KCBD Investigates: Texas Juvenile Justice Department reports 71% turnover rate putting strain on county resources
LUBBOCK, Texas (KCBD) - The Texas Juvenile Justice Department is in turmoil, according to the latest report on the agency.
Right now, there is a waitlist to get into those state facilities. That means violent juvenile offenders are sitting at county detention centers, including the Lubbock County Juvenile Justice Center, until they can be transferred.
“There are 115 total kids across the state waiting to go to TJJD,” said Chief Juvenile Probation Officer William Carter.
Carter said there are seven juveniles sitting in his facility, waiting to be transferred to a secure state facility.
Carter said five have death-related offenses and another has a sex offense.
Juvenile violent crime is up statewide. In Fiscal Year 2019, the State of Texas had 66 juvenile homicide referrals. So far this year, there have been 152.
According to the Sunset Report, aggravated robberies and assaults rose by 80 percent in that same time frame.
Carter said juveniles are sitting in county detention centers for more than 120 days because TJJD is only intaking eight to 12 juveniles a week.
The reason for this intake backlog? Critical staff shortages.
The report says TJJD turnover rates are the worst among large state agencies, with a 71 percent turnover rate reported in Fiscal Year 2021. About 30 percent of officers hired in Fiscal Year 2022 left the agency within their first month of employment.
TJJD issued lockdowns, leaving juveniles isolated in their cells for the majority of the day because they did not have enough staff to monitor them. Some juveniles admitted to hurting themselves just so they could leave their cells to use the restroom, after waiting more than three hours.
Sunset staff believes the lockdowns are partly to blame for the increase in aggressive and suicidal behaviors reported by TJJD. From fiscal years 2019 to 2021, the agency reported almost 10,000 assaults on youth and staff at its secure facilities. It also reported more than 6,500 suicide alerts in 2021, a 40 percent increase since 2019.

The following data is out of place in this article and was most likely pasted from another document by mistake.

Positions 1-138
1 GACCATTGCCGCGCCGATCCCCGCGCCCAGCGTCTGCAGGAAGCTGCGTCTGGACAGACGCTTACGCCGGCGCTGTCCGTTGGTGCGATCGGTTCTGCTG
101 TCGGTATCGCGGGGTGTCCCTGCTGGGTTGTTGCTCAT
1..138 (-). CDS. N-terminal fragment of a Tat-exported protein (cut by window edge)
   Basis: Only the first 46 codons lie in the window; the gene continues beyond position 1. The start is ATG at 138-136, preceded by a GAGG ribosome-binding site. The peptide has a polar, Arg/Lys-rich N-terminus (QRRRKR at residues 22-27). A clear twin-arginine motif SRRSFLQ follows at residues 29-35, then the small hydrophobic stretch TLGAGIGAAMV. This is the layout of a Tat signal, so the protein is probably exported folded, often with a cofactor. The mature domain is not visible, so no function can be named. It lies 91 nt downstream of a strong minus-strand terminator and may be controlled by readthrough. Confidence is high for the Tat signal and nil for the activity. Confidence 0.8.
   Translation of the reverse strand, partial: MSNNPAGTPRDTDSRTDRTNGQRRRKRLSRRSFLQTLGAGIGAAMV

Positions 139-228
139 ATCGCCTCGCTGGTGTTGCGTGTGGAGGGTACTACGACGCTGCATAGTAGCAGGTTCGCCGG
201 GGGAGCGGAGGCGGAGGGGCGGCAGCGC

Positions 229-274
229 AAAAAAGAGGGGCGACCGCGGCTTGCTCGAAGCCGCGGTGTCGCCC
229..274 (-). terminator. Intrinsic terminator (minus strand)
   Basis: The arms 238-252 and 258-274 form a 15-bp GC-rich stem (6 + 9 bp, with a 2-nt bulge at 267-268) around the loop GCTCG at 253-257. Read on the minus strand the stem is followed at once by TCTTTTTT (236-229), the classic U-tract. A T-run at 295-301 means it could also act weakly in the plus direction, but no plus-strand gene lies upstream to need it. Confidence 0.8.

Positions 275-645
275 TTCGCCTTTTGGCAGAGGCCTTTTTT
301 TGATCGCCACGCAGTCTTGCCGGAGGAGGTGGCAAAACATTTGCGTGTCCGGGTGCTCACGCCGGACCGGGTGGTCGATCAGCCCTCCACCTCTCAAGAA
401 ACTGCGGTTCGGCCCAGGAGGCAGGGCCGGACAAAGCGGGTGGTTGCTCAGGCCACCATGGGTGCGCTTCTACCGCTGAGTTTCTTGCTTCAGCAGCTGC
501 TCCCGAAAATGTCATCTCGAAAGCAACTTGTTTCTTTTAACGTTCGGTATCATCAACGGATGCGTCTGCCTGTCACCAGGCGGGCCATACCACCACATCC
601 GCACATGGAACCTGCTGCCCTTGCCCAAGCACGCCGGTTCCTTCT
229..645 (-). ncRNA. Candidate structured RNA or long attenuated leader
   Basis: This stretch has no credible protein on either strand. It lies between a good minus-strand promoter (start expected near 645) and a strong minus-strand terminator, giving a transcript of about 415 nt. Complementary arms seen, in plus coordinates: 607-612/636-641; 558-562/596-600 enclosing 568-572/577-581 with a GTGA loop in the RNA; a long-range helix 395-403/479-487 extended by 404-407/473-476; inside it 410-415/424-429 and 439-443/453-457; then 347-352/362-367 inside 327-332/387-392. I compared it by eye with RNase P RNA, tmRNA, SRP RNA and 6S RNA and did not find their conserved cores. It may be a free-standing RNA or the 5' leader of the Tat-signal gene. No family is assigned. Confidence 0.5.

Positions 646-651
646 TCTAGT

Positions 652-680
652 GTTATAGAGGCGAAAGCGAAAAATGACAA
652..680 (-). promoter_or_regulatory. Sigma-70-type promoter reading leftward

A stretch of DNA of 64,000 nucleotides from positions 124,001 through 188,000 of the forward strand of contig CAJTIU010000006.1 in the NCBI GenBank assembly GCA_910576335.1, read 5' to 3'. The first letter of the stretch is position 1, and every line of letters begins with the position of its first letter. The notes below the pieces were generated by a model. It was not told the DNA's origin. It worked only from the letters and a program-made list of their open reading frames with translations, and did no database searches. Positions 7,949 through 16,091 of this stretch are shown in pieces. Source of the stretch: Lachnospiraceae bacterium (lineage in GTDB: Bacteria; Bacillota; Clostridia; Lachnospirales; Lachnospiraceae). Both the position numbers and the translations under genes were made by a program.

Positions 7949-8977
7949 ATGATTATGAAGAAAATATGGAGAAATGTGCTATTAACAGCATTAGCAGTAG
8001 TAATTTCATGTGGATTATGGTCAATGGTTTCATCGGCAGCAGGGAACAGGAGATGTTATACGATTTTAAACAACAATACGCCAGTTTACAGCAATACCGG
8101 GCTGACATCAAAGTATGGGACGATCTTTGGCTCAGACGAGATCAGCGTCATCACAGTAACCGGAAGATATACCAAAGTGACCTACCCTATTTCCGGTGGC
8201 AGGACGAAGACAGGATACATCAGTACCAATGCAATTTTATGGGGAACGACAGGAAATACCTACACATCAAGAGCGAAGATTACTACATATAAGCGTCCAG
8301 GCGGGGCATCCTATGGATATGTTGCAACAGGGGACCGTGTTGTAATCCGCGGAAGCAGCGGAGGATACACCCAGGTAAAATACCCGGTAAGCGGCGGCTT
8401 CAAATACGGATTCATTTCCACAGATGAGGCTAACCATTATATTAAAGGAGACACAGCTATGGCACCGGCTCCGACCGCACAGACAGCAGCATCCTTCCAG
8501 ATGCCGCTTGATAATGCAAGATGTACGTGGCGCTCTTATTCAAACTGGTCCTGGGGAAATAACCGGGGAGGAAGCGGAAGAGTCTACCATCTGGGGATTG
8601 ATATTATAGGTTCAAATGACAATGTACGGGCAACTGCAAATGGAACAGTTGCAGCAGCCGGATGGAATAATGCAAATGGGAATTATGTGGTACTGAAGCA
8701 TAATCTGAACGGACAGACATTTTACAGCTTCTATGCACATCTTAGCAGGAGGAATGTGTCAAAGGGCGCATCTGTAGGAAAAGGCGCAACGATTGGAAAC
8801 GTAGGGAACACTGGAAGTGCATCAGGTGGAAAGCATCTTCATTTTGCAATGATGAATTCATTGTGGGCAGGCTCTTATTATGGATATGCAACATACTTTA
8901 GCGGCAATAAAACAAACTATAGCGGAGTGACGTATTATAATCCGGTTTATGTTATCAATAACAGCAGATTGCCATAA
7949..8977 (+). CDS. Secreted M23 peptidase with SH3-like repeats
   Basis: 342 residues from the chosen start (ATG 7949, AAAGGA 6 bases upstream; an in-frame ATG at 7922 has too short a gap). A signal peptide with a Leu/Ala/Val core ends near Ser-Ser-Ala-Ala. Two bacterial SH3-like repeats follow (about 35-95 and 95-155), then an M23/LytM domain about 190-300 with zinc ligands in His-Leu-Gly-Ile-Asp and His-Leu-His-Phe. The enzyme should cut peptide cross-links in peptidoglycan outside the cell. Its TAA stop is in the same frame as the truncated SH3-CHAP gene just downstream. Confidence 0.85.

The report says available staff was so busy with suicide risk assessments, routine programming, including counseling, had to be canceled.
Carter said he too is struggling to hire and retain employees, but that has not impacted juveniles’ access to critical resources.
“Since we are able to get the kids out in programs on a daily basis, that helps their mental psyche. If kids at TJJD were locked down in their cells for more than 20 hours a day, that would tear on me, too,” Carter said.
The Lubbock County Juvenile Justice Center reported a 44% turnover rate in Fiscal Year 2021. Carter said right now, the center has 11 officer vacancies, which is preventing them from using 12 of their beds.
“We are seeing them leave within just a couple of weeks of hire here. They just realize the severity of the kids we have here is not their cup of tea and they move on to something else,” Carter said.
Carter said as county detention centers deal with their own staffing struggles, the issues at the state level have them rethinking where to send adjudicated youth.
“Talking to other directors across the state, they are making the tough decisions to not send kids to TJJD, simply because they are able to get them into services quicker if they go to a private residential treatment center, or they have just lost confidence in some of the treatment that can be provided at TJJD,” Carter said.
Carter said the state has made improvements, but there will likely be more to come.
The Sunset Commission will issue its final TJJD recommendations to the legislature Thursday.
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